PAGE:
Today is Nigeria, my beloved country’s 55th independence. I won’t celebrate, and I don’t want to join the bandwagon to celebrate. I know I will risk the attack of many and will be considered unpatriotic by those who considers themselves more patriotic than I am for the following questions. What are we really celebrating? Are we really free? Should we really celebrate?

In 2008 as a first year student of the University of Uyo, Akwa Ibom State Nigeria, I wrote a term paper on the topic, “Nigeria: almost five decades of independence is still underdeveloped.” Almost 10years after I wrote that paper, and more than 5 decades after independence, we are still married to the issues I raised.

So I ask again, are we really free? Though, we might be administratively free from the reign of Britain over us, but we are still not free from our own people that have turned the rest of us into their own colony by sapping us dry and sharing the “national cake” among themselves. Are we free when a section of the state is infested with the venom of terrorism and menaced by kidnapping? Should we really celebrate when poverty is still staring us in the face in the midst of plenty? Should we celebrate when Ekaitte will not be able to go pass elementary school because her parents cannot be able to afford to pay her school fees? Should we celebrate when every year university students who are supposed to be in school learning how to advance the country will sit at home for months because of ASUU strike? Should we celebrate when Mr. Amadi lost his precious wife and mother of his kids because he could not afford to pay for the deposit in a government hospital? And similar stories abound daily. Should we celebrate when diseases like hypertension, diabetes, malaria which are better managed in other clime still claims the lives of our people?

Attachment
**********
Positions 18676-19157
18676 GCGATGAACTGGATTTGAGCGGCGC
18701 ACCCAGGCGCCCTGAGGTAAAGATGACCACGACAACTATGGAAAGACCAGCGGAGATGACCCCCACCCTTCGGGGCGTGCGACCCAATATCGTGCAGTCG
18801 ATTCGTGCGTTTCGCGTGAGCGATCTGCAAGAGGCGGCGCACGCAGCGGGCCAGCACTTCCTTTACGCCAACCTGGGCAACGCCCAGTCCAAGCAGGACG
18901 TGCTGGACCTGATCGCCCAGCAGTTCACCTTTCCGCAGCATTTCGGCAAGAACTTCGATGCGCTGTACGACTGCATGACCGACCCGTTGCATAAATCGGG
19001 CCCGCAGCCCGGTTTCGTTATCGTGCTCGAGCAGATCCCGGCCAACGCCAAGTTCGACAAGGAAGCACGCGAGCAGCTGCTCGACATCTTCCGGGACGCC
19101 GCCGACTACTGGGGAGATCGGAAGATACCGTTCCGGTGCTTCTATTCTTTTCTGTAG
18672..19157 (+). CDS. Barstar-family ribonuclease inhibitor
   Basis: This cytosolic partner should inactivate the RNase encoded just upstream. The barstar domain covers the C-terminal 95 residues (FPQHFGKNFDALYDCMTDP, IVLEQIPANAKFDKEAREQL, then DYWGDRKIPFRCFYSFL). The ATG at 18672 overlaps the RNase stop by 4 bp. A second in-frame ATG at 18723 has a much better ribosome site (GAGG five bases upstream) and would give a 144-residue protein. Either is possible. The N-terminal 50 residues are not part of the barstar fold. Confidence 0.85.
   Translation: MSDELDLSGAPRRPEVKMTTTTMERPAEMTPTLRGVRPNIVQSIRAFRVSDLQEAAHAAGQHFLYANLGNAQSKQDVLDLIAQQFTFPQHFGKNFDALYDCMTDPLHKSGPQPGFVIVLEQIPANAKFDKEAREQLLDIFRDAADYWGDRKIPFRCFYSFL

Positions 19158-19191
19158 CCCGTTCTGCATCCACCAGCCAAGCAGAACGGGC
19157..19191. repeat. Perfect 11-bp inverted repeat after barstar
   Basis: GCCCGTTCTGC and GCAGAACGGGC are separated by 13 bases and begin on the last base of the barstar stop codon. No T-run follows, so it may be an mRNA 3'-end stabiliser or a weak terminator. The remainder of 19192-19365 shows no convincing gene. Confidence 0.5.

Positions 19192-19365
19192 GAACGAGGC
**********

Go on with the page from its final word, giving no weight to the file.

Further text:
What are we really celebrating? Are we celebrating because we can now have a free and fair election 16 years since democracy? Are we celebrating because Musa will no longer see Ebuka as a foreigner rather than a Nigerian? Are we celebrating because our people can now have an affordable healthcare or quality education? Are we celebrating when people cannot sleep with their two eyes closed? Are we celebrating when our graduates cannot get employed after graduation? These and many more reasons are why I am not going to celebrate the independence.

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